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Either from the king, or in the present time,
That need to be reviv'd, and breath'd in me? The king, that lov'd him, as the state stood then,
Was, force perforce, compell'd to banish him:
My father from the breast of Bolingbroke,
The earl of Hereford was reputed then
But, if your father had been victor there,
Were set on Hereford, whom they doted on, And bless'd, and grac'd indeed, more than the king.
But this is mere digression from my purpose.-
This offer comes from mercy, not from fear:
Say you not then, our offer is compell'd.
Mowb. Well, by my will, we shall admit no parley.
West. That argues but the shame of your offence:
A rotten case abides no handling.
Hast. Hath the prince John a full comIn very ample virtue of his father, [mission, To hear, and absolutely to determine Of what conditions we shall stand upon? West. That is intended** in the general's name:
I muse,tt you make so slight a question.
Arch. Then take, my lord of Westmoreland, this schedule;*
For this contains our general grievances:-
West. This will I show the general. Please you, lords,
In sight of both our battles we may meet: And either end in peace, which heaven so frame!
Or to the place of difference call the swords Which must decide it.
Arch. My lord, we will do so.
[Exit WEST. Mowh. There is a thing within my bosom,
That no conditions of our peace can stand. Hust. Fear you not that: if we can make
Upon such large terms, and so absolute,
That were our royal faiths martyrs in love,
Arch. No, no, my lord; Note this, the king is weary
Of dainty and such picking|| grievances:
Revives two greater in the heirs of life.
Hast. Besides, the king hath wasted all his rods
On late offenders, that he now doth lack
Arch. "Tis very true;-
Mowl. Be it so.
Here is return'd my lord of Westmoreland.
P. John. I like them all, and do allow them
And swear here by the honour of my blood,
SCENE II.-Another part of the Forest. Enter, from one side, MOWBRAY, the ARCH-Upon my soul, they shall. If this may please BISHOP, HASTINGS, and others; from the other Discharge your powerst unto the several counside, Prince JOHN of Lancaster, WESTMOREties, LAND, Officers und Åttendants. [mies, As we will ours: and here, between the arThat all their eyes my bear those tokens home, Let's drink together friendly, and embrace; Of our restored love, and amity.
P. John. You are well encounter'd here, my
Good day to you, gentle lord Archbishop;-
It is even so: Who hath not heard it spoken,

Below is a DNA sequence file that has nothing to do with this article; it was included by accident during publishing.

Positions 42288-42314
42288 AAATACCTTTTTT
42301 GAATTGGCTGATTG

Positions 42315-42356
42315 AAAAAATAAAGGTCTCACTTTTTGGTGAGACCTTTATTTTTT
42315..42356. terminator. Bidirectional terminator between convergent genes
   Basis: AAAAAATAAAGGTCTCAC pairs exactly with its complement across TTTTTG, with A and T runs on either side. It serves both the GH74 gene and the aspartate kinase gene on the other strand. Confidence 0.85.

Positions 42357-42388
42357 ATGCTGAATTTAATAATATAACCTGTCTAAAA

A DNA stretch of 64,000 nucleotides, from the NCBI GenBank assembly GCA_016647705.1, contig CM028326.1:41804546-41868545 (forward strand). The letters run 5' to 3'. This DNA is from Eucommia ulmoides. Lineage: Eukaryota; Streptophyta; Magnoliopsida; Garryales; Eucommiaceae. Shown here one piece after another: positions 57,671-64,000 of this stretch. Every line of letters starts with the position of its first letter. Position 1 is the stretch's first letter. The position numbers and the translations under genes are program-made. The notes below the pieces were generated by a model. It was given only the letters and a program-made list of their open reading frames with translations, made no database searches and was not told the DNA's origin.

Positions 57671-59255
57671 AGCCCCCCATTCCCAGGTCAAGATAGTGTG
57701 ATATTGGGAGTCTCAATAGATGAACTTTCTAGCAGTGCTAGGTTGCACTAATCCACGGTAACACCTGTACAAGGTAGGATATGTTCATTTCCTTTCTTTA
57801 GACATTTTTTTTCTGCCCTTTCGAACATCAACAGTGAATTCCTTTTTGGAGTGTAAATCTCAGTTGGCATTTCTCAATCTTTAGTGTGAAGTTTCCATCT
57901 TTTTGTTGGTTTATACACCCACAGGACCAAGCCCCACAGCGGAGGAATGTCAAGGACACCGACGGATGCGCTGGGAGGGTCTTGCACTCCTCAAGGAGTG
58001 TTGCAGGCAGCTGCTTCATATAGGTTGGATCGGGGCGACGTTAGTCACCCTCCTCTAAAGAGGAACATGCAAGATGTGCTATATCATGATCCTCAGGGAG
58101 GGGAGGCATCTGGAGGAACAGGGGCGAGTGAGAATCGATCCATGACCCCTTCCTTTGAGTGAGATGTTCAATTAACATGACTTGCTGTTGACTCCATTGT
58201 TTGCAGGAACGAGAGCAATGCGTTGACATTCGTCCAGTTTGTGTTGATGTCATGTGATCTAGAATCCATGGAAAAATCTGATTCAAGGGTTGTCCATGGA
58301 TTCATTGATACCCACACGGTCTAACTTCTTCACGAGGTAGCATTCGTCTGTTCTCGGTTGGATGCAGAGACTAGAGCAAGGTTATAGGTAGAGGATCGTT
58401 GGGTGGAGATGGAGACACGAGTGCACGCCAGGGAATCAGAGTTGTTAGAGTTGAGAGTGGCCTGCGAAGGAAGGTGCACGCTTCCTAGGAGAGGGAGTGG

Arch. Good my lord of Lancaster,
I am not here against your father's peace:
The time misorder'd doth, in common sense,
To hold our safety up. I sent your grace
Whereon this Hydra son of war is born:
With grant of our most just and right desires;
Moub. If not, we ready are to try our for-
Hast. And though we here fall down,
P. John. You are too shallow, Hastings,
To sound the bottom of the after-times.
How far-forth you do like their articles?
Arch. I take your princely word for these redresses.
P. John. I give it you, and will maintain my
And thereupon I drink unto your grace.
Arch. To you, my noble lord of Westmore
West. I pledge your grace: And, if you
knew what pains
I have bestow'd, to breed this present peace,
Arch. I do not doubt you.
Health to my lord, and gentle cousin, Mowbray.
For I am, on the sudden, something ill.
West. Therefore be merry, coz; since sud-
Serves to say thus,-Some good thing comes
Arch. Believe me, I am passing light in spirit.
Hark, how they shout!
Mowb. This had been cheerful, after victory.
P. John. Go, my lord,
March by us; that we may peruse the men
Arch. Go, good lord Hastings,
I Hust. My lord, our army is dispers'd already: Like youthful steers unyok'd, they take their East, west, north, south; or, like a school broke [place. Each hurries toward his home, and sportingWest. Good tidings, my lord Hastings; for
I do arrest, thee, traitor, of high treason:And you, lord archbishop,-and you, lord Mowbray,
Of capital treason I attach you both.
Mowb. Is this proceeding just and honourable?
West. Is your assembly so?
Arch. Will you thus break your faith?
I promis'd you redress of these same grievances, Whereof you did complain; which, by mine honour,
I will perform with a most Christian care.
Fal. What's your name, Sir? of what condition are you; and of what place, I pray?
Cole. I am a knight, Sir; and my name is
Colevile of the dale.
Fal. Well then, Colevile is your name; a knight is your degree; and your place, the dale: Colevile shall still be your name; a traitor your degree; and the dungeon your place, -a place deep enough; so shall you still be
Colevile of the dale.
Cole. Are not you Sir John Falstaff?